You only need to see that I haven't blogged since September 26th to realise what kind of month October was here in the United States. Seemingly, there's been more emphasis on the study part of 'Study Abroad' recently. The work has been coming thick and fast recently, and at times it feels like I haven't stopped. If my now-frazzled memory serves me correctly, I handed in 5 essays and took two midterm exams in just 27 days last month.
The month kicked off with the first of three Presidential debates between President Barack Obama and Governor Mitt Romney. On a night where Mr Romney revealed his true feelings about Big Bird and Mr Obama celebrated Halloween early with a ghost-like performance, students here at Washington College gathered in Goldstein Hall to watch the first Presidential showdown in Denver. Armed with laptops, smartphones, snacks and refreshments, we took part in a live nationwide student survey of the candidates' performances whilst chuckling at some of the remarks from both sides. I was also lucky enough to have dinner with Trevor Potter last month, who was formerly both chairman and commissioner of the United States Federal Election Commission.
Now a lawyer, Mr Potter often appears on The Colbert Report. In an insightful address, he explained the sheer expense of the election, with Obama and Romney spending a combined $150million in August alone on their campaigns. As the month progressed, the campaigns stepped up, and everything here has been dominated by the election, which is finally here. Advert breaks between football games and TV shows have been entirely filled with political spots about Obama, Romney, Maryland building a casino, Maryland passing marriage equality laws, and much more. Many people I've met here "can't wait for this damn election to be over", and in many ways I can understand why. Nonetheless, today marks a huge day in American and world politics, and tonight's results will be interesting regardless of the outcome. Billed as one of the nation's closest ever elections right now, who knows what'll happen.
Watching the first Presidential debate with other students..and snacks.
October also saw the Washington College Men's Soccer season come to an end, to the disappointment of everyone involved. The month started with a physically and emotionally draining four-game away run, taking the team to Pennsylvania, Maryland and Washington DC. This was followed by back-to-back victories at home, where I was lucky enough to get another goal for Washington after the ball bounced off the crossbar into my path against McDaniel College. Both winning and losing games in sudden death overtime last month, it was an eventful four weeks. The campaign culminated with Senior Day last weekend, where our graduating players were honoured for their commitment and service to the team. Also a breast cancer awareness day, the team kitted out in pink for the day and were unlucky to lose 2-0 against a very good Johns Hopkins side. It's hard not to feel empty without soccer, for since I arrived here on the 19th August it's been a constant in my daily routine. It's safe to say that most of us don't know what to do with all of this free time.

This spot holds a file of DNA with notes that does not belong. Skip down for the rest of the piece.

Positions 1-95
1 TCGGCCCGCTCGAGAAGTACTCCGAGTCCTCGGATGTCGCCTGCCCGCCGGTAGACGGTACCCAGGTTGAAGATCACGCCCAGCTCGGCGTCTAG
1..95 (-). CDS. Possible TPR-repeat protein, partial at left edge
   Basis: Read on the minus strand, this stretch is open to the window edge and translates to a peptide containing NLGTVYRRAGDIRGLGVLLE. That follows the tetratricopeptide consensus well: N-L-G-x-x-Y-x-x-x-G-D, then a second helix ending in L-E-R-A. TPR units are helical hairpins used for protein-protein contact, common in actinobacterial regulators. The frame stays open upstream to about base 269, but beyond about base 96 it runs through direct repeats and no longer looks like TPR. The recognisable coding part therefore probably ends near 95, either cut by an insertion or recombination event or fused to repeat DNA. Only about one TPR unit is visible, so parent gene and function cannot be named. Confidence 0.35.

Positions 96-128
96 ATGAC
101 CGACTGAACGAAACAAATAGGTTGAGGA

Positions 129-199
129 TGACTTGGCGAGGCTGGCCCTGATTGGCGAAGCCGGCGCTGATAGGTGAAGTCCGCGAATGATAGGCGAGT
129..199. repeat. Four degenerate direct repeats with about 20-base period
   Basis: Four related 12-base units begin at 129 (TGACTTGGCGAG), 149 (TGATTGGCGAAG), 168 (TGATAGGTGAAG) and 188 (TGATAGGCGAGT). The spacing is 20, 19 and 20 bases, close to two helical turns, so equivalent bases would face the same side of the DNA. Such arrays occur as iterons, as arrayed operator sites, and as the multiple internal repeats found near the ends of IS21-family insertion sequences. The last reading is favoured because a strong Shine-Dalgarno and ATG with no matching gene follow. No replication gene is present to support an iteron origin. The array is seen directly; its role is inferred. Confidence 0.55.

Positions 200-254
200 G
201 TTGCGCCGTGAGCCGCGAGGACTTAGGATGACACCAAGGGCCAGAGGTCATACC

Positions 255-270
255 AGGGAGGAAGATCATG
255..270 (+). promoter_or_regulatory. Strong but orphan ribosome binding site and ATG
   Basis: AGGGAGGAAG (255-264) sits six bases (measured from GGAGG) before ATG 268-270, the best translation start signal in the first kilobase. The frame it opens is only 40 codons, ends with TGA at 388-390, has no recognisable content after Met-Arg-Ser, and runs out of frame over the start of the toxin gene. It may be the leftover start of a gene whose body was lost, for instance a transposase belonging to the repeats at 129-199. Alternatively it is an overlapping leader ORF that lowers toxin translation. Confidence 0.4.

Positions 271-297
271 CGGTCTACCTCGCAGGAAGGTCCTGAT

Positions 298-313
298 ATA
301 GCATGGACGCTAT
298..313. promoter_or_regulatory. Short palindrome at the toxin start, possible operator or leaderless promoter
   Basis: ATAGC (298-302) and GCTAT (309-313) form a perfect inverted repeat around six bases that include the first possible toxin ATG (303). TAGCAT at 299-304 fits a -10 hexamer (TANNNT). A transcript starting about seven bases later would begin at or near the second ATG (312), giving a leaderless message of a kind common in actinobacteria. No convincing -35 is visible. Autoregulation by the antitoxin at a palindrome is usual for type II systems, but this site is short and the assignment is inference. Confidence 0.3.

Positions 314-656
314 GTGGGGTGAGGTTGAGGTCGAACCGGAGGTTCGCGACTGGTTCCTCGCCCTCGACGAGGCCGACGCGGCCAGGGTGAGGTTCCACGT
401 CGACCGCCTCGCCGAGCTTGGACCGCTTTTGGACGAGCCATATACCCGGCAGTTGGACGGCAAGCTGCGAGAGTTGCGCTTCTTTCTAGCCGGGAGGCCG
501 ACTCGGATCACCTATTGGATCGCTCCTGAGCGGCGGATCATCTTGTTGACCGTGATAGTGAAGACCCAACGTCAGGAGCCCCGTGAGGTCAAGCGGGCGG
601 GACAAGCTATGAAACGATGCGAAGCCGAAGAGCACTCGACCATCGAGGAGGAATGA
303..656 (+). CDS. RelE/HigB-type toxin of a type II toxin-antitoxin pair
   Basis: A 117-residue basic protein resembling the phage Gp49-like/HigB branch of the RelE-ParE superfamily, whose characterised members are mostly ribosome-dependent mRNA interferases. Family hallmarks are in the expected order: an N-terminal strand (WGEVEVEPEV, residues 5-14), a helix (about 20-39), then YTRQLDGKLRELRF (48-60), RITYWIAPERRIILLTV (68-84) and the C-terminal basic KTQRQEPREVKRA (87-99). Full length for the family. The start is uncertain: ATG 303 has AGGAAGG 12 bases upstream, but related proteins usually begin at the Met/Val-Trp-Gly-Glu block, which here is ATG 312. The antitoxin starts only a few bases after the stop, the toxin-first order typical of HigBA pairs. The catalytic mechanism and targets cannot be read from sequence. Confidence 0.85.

After the 'Pink Out' game for Breast Cancer Awareness Halloween came and went, along with expressive costumes and an array of pumpkin-flavoured consumables. Coffee, beer, soup, cake, bread, lip-balm; you name it, it had a seasonal pumpkin variety. My history professor came to class dressed in full 'Class of 1925' attire, all authentic and original. A true sight to behold, it showed just how seriously the Americans take the holiday, and that you're never too old for it! Special mention must also go to the Pumpkin Latte served by Dunkin' Donuts; I told myself I wouldn't get drawn into the pumpkin hype, but it was just too satisfying not to write home about.
Yet, it was without doubt the emergence of Hurricane Sandy which will ensure October in America was a month I'll never forget. After a relatively uneventful week, weather forecasters and college officials started to draw attention to the arrival of a Category 1 hurricane on America's East Coast the weekend before last (27th October). Currently situated on Maryland's Eastern Shore, we were right in the storm's path and potentially in serious danger, so when the College made the decision to officially close for two days, most of campus evacuated. After the soccer game vs Johns Hopkins, feeling a little worse for wear, I hurriedly threw my most important belongings into a small suitcase, and with my roommate headed for higher and drier ground.
We spent Saturday night, Sunday night and Monday night in York, Pennsylvania, away from the worst of Sandy's devastating reach, and whilst we were lucky to not lose power, dealing with howling winds, lashing torrential rain and a flooded basement at 1am wasn't the best fun. Nonetheless, we were fortunate enough to not be harmed beyond that, especially given the tragic way in which Sandy tore apart New York and New Jersey. It was a scary few days with something I'd never experienced before, but good hospitality and vigilant action meant we weathered it as best as we could. We're expecting more storms of lesser severity this week, but at this time all attention and thoughts must be with the people of the Caribbean, New York, New Jersey, and everywhere else further North affected by the storm, which is home to many of the great people I've met here at Washington College.
The damage left on campus by Hurricane Sandy. This is outside of my dorm!
As you can see, October was quite the month. I can only apologise for falling behind with blogging, but hopefully it's easy to see why. We have three weeks until Thanksgiving and a well-needed rest; I'll update with another blog post then, which no doubt will be filled with my sadness and boredom following the end of the soccer season.
Until next time,
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